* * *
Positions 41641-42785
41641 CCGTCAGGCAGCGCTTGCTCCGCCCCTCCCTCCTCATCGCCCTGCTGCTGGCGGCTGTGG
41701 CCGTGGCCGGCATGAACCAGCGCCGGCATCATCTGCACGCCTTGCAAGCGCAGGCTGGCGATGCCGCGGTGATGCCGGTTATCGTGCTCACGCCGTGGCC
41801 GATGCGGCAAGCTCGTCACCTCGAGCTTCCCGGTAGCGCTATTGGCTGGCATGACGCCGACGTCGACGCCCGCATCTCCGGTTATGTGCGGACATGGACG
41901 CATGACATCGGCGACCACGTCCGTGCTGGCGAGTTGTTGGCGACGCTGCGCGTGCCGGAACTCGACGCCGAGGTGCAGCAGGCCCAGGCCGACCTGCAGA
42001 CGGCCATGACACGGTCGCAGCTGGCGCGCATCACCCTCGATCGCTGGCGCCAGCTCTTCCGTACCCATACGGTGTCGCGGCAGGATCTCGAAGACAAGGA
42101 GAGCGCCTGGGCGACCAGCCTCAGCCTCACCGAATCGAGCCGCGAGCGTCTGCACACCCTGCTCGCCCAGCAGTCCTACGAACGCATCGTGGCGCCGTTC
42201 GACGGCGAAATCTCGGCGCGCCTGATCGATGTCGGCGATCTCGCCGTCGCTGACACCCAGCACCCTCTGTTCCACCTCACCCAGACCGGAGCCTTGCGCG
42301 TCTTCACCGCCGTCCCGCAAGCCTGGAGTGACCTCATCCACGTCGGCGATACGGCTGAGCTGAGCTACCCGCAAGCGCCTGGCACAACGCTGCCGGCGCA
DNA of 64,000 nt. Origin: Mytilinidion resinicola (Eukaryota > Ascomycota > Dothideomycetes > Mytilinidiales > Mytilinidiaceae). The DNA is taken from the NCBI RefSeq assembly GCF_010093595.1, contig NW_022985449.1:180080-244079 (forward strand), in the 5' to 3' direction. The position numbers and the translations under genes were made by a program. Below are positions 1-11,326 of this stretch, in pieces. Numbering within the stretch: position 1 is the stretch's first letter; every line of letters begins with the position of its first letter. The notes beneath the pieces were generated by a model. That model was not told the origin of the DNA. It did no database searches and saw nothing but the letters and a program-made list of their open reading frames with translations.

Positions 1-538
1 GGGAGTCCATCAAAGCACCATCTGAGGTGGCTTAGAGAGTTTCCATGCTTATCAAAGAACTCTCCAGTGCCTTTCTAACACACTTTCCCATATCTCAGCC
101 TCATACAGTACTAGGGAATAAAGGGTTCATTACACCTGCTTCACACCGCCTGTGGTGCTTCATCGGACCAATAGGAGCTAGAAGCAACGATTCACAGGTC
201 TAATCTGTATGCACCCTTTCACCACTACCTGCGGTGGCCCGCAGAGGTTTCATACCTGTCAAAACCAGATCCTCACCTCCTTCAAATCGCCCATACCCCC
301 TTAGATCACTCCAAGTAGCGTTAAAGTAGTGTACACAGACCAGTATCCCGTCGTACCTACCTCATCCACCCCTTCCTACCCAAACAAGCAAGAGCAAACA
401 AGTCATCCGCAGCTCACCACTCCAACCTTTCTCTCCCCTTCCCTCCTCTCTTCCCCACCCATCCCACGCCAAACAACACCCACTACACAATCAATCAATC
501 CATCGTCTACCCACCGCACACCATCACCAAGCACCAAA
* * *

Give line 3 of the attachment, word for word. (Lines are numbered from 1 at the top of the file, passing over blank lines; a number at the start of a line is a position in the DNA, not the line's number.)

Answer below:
41701 CCGTGGCCGGCATGAACCAGCGCCGGCATCATCTGCACGCCTTGCAAGCGCAGGCTGGCGATGCCGCGGTGATGCCGGTTATCGTGCTCACGCCGTGGCC